In 1962 zoologist and surrealist painter Desmond Morris conducted an experiment where he let chimpanzees create art. They seemed to become immersed in the pleasure of creating. Art for arts sake. However, when rewards were introduced their focus shifted from one of creating to one of rewards. The work deteriorated. Pretty soon they put in the minimal amount effort needed to receive the reward.
Before this experiment took place Morris found a protegé in a chimpanzee called Congo. Congo actually outsold Morris! It’s a great story so watch the clip at the end of this post.
Similar experiments involving solving puzzles have been done by Harry Harlow and Edward Deci. The results? The same. When the focus shifts from the task at hand to the potential rewards our work starts to deteriorate.
This is why creative people need to be inspired. If we only do it for the money, it shows. And people don’t buy it.
Not to say that everything we do needs to be for free. It doesn’t. But we have to do it because we want to enjoy the experience to do it.
Now, there are people who do work for money. The job doesn’t matter as much to them. It’s just a good way to get the money you need to do the things you actually love. There’s no harm in that. As long as you do the job well.
Then there are those who try to do as little as possible for as much as possible. Trying to find ways to “cheat” the system. Some of them succeed and it points to the larger issue. These people don’t enjoy their work, if they did this kind of behaviour would be intrinsically unacceptable. They lack the inspiration to be better because the system in place doesn’t let them use their talents. Hey, they MUST be creative to come up with a plan to cheat the system, right? How can we use that kind of a mind for good instead?
This reminds me of the story of Frank Abagnale. He was a check forger/confidence trickster/impostor who… Well, actually… You should see the movie “Catch Me If You Can” starring Tom Hanks and Leonardo Di Caprio. It’s a great story with one of the most beautifully crafted opening titles ever. See link at the bottom.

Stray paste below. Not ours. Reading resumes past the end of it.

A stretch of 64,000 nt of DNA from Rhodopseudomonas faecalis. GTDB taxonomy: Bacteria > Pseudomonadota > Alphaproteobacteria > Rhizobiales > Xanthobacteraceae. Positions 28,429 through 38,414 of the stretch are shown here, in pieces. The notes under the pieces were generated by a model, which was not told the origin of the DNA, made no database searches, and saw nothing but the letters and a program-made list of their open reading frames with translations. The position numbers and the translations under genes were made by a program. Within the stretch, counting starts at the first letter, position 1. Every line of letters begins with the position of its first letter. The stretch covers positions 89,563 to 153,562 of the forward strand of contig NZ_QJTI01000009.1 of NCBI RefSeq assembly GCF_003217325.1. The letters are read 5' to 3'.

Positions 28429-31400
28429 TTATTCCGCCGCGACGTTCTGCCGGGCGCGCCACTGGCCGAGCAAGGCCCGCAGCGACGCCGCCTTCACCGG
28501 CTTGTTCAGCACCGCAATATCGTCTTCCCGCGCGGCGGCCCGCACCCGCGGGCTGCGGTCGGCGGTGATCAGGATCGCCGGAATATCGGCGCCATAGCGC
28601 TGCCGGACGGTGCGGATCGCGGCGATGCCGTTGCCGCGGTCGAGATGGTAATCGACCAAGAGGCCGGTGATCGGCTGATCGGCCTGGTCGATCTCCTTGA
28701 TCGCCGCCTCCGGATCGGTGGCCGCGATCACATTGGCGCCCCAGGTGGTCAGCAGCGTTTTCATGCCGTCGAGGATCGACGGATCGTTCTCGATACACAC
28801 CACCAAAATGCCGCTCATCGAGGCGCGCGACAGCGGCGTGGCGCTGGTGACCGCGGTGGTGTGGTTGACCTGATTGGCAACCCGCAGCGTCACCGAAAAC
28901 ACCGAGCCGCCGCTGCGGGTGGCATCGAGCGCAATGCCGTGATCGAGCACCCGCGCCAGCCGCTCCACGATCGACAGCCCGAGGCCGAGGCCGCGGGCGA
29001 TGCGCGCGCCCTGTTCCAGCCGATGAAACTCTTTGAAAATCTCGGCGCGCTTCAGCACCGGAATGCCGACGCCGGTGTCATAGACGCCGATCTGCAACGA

Once again the question of “why” comes up. Why are we doing what we’re doing? Is it only for the money? Is the a greater cause which we believe in that motivates us? Am I giving people/the world something I enjoy giving whether I get rewards or not?
If we honestly can answer that we’re giving of ourselves in a manner that serves both others and ourselves it is the most beautiful thing one can imagine. It fills us with a feeling of pride and unity. If you want to put it in scientific terms this type of activity releases serotonin and oxytocin.
The interesting fact about serotonin and oxytocin is that we can’t produce it entirely by ourselves. We need other people for that to happen. And it leaves us feeling fulfilled.
Simon Sinek has realesed a book called “Leaders Eat Last” where he goes deeper into the subject. If you want to know more about the effect of endorphines, dopamine, serotonin and oxytocin watch the video of Simon Sinek’s talk for 99U at the bottom of this post.
Another great book covering the subject is Daniel H. Pink’s “Drive: The Suprising Truth About What Motivates Us”. He talks more about the experiments by Harry Harlow and Edward Deci.
Let the work be its own reward and what’s left is right.
Desmond Morris – Surrealist Art
Desmond Morris – Interview with Kate Bush
Catch Me If You Can – Opening Titles
Simon Sinek – Why Leaders Eat Last